# Calculate the Likelihood of Surviving Your Child’s Last Few Weeks of School

The last few weeks of school are a time of joy in which your child caps the previous year’s achievements while wringing every last drop of education from the remaining precious minutes of instruction. And then you wake up in a cold sweat, realizing you have slept through your alarm and your child is shaking you awake with the news that school starts in 20 minutes and he/she needs a costume for the language class performance, which you are required to attend at 10:30 AM. Sure, it is expected that kids will coast a bit in the last few weeks. But if your family is anything like mine, that “coasting” is more like “careening.” I picture it a bit like Indiana Jones in the mine car attempting to escape the Temple of Doom while bullets fly past his head and the integrity of the track ahead is questionable at best.

I hope this equation helps. For if you know that you will certainly break down before the end of the school year, you might as well give yourself permission to do it now and get it over with. Or if you realize that your predicament is not, in fact, as dire as it seems, then the knowledge may provide the hope you need to stay strong even through the most dire moving up ceremony.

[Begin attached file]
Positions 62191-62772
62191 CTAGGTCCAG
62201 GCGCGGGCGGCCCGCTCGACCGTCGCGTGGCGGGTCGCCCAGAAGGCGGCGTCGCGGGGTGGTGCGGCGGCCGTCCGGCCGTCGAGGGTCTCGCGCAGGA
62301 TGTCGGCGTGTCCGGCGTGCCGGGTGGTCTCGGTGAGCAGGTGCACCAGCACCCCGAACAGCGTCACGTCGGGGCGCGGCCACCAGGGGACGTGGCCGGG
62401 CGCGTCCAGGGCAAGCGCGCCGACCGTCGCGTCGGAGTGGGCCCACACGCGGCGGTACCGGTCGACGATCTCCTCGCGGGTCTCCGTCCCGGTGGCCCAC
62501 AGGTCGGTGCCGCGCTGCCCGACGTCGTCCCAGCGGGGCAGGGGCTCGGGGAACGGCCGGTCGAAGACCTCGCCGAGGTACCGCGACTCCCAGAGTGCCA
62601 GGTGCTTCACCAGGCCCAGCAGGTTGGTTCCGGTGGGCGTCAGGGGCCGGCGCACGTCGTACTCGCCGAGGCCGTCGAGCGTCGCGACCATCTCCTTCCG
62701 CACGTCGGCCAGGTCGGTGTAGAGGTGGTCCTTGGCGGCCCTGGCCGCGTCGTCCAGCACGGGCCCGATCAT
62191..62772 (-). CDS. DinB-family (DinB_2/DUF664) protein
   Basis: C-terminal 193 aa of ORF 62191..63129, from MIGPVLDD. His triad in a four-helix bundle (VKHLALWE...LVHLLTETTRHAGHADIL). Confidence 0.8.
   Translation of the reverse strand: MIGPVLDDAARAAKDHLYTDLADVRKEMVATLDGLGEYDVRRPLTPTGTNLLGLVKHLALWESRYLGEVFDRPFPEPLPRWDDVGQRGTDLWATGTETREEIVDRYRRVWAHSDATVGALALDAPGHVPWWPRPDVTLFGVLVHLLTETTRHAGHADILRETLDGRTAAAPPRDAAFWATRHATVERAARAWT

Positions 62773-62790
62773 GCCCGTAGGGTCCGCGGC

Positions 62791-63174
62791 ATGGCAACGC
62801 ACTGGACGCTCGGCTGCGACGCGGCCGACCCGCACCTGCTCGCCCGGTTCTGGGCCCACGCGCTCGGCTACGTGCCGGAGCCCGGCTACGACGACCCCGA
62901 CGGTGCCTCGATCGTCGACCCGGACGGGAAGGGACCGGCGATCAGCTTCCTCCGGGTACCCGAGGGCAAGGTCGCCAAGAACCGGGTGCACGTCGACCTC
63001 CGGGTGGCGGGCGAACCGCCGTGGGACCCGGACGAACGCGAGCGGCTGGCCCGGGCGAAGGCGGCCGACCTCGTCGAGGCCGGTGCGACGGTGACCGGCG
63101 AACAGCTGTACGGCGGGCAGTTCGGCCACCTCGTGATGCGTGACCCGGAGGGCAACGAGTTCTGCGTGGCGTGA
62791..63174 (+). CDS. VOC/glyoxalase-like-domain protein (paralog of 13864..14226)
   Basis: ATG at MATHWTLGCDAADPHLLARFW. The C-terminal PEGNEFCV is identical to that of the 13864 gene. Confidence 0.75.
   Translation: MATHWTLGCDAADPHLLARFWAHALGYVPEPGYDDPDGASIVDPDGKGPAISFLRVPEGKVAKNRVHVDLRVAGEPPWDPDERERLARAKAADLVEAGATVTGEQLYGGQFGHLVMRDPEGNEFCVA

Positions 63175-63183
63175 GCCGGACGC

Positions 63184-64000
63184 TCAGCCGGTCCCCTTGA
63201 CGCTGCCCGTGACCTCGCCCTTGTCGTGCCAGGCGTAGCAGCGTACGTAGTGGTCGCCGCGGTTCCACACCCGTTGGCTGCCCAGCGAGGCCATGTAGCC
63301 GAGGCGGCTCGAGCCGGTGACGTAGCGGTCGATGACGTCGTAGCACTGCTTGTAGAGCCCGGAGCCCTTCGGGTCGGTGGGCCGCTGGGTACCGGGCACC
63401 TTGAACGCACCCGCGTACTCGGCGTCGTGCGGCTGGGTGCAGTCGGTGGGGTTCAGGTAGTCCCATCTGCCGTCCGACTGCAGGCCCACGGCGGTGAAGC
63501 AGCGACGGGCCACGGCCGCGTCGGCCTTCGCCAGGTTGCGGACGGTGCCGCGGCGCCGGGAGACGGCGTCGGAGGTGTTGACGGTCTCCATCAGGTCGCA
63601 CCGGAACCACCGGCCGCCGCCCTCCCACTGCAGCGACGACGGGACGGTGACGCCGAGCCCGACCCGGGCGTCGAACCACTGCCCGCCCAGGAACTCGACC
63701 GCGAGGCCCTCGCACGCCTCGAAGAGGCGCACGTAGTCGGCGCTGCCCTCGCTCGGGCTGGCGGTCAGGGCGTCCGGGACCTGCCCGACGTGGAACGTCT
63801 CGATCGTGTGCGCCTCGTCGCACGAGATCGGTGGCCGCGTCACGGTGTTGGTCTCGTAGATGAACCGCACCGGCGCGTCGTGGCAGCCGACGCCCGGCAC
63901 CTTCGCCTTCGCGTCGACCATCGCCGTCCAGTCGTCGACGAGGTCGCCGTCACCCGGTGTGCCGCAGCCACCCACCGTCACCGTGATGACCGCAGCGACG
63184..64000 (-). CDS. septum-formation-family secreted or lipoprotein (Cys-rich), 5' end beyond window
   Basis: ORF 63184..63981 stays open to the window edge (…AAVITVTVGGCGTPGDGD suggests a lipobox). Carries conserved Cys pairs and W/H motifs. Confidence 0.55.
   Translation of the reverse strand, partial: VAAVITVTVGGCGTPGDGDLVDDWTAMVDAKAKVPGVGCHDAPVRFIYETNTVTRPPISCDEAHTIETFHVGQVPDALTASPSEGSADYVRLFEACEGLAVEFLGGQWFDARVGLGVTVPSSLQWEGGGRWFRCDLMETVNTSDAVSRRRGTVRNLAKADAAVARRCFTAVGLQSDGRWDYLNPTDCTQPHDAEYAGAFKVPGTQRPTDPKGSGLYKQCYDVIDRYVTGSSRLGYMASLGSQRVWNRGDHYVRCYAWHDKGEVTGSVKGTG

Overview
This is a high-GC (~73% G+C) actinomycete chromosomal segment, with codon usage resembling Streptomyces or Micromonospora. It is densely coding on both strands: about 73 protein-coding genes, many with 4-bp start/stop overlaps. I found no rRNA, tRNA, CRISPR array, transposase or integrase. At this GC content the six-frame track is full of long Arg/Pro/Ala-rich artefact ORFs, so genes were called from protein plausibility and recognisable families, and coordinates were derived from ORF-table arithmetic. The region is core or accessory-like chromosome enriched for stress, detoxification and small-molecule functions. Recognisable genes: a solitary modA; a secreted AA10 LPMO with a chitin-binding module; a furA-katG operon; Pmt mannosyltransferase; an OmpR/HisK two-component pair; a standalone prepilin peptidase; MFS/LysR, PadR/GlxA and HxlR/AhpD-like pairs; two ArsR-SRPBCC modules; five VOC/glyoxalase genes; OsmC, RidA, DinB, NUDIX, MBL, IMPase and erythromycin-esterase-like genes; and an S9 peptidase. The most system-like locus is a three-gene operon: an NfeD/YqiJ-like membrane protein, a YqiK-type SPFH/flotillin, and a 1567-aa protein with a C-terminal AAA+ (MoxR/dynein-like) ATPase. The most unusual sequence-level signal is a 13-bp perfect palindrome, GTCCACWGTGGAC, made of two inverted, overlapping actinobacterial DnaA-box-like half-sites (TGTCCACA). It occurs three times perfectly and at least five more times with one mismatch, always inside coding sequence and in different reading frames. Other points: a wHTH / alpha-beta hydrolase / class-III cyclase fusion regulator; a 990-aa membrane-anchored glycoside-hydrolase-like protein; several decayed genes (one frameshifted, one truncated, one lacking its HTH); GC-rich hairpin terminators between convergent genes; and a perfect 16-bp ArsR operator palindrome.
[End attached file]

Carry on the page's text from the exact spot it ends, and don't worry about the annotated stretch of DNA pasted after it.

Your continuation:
There are a couple terms that need explanation. First, notice that if the total of your children’s ages is greater than 40, the entire equation returns a nonsensical negative answer. This respects the fact that if the sum of your school-age children is greater than 40, you have already passed an important tipping point of sanity and admitted that you have no control over their actions or schooling. The inverted U-shape of this parabolic curve maximizes the danger to your sanity at combined ages of 20, meaning that if you have, say, two upper-elementary age children you are likely a goner. Younger or older kids have A) less awareness and anticipation or B) the ability to manage these weeks with greater independence.

Then there is the term Bdown’, which you should consider as your current, baseline level of crazy. Combined with Bdown” the equation calculates your “trajectory of crazy” and then adds to your baseline score the level of crazy you should expect to experience on your child’s last day of school. This section of the equation between the central brackets may alone be greater than 100. In that case, consider the educational equivalent of eloping: tuck your child/children under your arm(s) and leave now for the nearest beach where the sound of lapping waves and riffling palm fronds will gently coax you back from the edge of the abyss of insanity.

Presentations and an ever-later bedtime hurt your chances of survival. Unless you offset these things by drinking. For those of you unable to increase D or worried about your ability to increase D enough to offset other factors, consider replacing or augmenting this term with its equivalent in professional massages, increased hours of Netflix binge watching, or other hedonistically therapeutic activities.

The answer to this equation is the percentage chance that you will not cross the finish line of your child’s last day of school with your sanity intact. Note that by subtracting this score from 100, you can determine the chance that you WILL survive. How you choose to act on this information is up to you.